Seventeen years after the fatal shooting of a security guard during a Muttontown armored car robbery, a Dix Hills businessman went on trial Monday in federal court in Central Islip for the guard's death and the murders of two other men.
Christian Tarantino is charged with participating in the robbery, which led to the death of guard Julius Baumgardt, and later ordering the murders of associates Louis Dorval and Vincent Garguilo because he thought Dorval and Garguilo would turn him in to the FBI.
Dorval's body was found stuffed in a toolbox floating in the Atlantic Ocean in 1994, two months after Baumgardt was killed. Garguilo, the brother-in-law of Twisted Sister lead singer Dee Snider, was fatally shot in Manhattan in 2003.
The case was the result of years of investigation by federal and Nassau investigators who interviewed hundreds of witnesses and used DNA evidence taken from hair samples and voice analysis to finally make an arrest in 2008.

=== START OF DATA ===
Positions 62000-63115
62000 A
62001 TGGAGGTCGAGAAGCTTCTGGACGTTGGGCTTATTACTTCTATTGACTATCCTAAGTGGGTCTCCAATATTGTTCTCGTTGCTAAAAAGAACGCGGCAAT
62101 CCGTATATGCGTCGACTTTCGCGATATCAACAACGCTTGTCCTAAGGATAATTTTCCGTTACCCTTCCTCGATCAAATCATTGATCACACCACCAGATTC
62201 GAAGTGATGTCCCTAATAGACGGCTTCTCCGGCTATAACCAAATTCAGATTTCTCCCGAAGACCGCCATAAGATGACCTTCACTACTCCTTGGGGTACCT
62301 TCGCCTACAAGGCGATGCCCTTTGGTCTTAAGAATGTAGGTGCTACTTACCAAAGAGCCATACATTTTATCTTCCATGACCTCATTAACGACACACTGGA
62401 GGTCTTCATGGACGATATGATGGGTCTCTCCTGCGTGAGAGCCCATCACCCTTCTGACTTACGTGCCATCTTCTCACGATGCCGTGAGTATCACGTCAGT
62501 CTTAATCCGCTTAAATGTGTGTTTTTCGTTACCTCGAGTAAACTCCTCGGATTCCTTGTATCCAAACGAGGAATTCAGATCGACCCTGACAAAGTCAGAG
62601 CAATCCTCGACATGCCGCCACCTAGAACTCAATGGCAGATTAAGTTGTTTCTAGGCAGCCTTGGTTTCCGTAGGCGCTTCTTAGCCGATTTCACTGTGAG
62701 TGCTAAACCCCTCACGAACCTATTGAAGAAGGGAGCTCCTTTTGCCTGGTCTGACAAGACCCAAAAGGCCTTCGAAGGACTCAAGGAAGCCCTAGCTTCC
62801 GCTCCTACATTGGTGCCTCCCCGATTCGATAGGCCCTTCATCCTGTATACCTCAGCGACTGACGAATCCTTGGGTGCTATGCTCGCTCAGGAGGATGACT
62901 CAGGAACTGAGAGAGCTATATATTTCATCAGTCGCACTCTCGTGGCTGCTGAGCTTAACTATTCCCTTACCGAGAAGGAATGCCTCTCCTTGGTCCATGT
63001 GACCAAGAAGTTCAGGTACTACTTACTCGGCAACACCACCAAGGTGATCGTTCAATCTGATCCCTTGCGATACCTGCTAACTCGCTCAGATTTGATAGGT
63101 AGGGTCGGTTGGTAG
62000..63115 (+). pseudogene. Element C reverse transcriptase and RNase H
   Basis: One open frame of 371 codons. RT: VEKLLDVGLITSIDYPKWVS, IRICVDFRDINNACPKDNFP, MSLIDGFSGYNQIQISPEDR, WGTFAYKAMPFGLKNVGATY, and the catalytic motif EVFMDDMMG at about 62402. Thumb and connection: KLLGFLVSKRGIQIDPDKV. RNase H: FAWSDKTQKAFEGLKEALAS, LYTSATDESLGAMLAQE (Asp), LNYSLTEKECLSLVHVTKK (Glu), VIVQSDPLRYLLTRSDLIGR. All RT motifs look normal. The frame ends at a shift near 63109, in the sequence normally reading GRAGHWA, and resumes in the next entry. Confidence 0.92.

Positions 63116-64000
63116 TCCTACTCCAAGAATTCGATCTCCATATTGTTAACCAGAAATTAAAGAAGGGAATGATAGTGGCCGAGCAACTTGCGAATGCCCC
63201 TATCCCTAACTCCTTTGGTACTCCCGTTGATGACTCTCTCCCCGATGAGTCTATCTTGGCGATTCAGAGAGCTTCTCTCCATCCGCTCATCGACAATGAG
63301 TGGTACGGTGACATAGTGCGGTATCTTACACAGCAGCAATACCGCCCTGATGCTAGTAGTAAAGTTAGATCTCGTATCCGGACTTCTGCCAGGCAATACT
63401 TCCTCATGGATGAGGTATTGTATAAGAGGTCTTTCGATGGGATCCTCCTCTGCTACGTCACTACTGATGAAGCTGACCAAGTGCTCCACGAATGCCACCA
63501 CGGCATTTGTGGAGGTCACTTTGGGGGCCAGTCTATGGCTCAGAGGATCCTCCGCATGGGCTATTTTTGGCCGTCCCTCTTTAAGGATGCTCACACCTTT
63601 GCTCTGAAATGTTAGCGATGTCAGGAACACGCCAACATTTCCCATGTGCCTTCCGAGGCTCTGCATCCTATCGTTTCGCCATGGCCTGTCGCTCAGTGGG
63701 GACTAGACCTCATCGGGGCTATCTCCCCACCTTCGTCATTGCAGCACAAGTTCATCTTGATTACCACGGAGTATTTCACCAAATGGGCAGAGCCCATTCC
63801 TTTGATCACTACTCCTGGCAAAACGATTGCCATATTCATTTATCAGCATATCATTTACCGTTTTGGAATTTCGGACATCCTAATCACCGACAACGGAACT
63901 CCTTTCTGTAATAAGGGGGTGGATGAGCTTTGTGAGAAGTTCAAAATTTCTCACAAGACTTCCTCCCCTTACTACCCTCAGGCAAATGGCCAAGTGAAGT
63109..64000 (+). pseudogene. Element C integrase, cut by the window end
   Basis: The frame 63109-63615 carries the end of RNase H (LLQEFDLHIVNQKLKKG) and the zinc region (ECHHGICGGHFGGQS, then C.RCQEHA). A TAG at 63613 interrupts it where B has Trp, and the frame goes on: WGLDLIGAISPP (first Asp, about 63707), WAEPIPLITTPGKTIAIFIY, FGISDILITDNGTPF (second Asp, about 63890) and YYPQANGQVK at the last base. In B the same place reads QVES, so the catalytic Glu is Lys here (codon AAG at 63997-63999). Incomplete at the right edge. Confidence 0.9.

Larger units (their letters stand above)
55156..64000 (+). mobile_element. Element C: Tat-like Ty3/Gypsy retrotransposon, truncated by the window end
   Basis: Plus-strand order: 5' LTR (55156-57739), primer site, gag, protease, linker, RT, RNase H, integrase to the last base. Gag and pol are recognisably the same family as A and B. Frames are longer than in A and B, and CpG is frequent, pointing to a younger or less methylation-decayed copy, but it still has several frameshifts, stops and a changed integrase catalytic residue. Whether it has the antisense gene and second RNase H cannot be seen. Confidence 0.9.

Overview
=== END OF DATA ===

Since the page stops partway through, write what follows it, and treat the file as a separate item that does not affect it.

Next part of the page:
During opening arguments Monday in federal court, Tarantino's attorney questioned the credibility of prosecution witnesses.
Attorney James Froccaro said one witness expected to be called by federal prosecutors pleaded guilty to taking part in Dorval's murder and dumping his body. Froccaro accused another witness of cooperating with authorities to avoid a life sentence in a separate case.
In her opening arguments, Assistant U.S. Attorney Carrie Capwell said the first of the three slayings took place in 1994, after Dorval and Tarantino robbed an armed car in Muttontown.
During that robbery, Dorval shot and killed guard Baumgardt, court papers say. Tarantino ordered the killings of Dorval and Garguilo, a friend and business partner, because he suspected they were about to inform on him to the FBI, Capwell said.
Capwell and Froccaro each spoke for about 15 minutes before a panel that included four alternate jurors picked Monday. One of the initial jurors had failed to appear in court Monday; the other three were dismissed after telling District Judge Joanna Seybert they could not serve.
After Capwell addressed the jury, Froccaro ridiculed the prosecution's case. He said one expected witness, who faces life in prison for drug trafficking, "has made lying to the government . . . an art form."Capwell acknowledged that several prosecution witnesses would testify about their own criminal histories. But she said their testimony about the murders would be backed up by forensic evidence.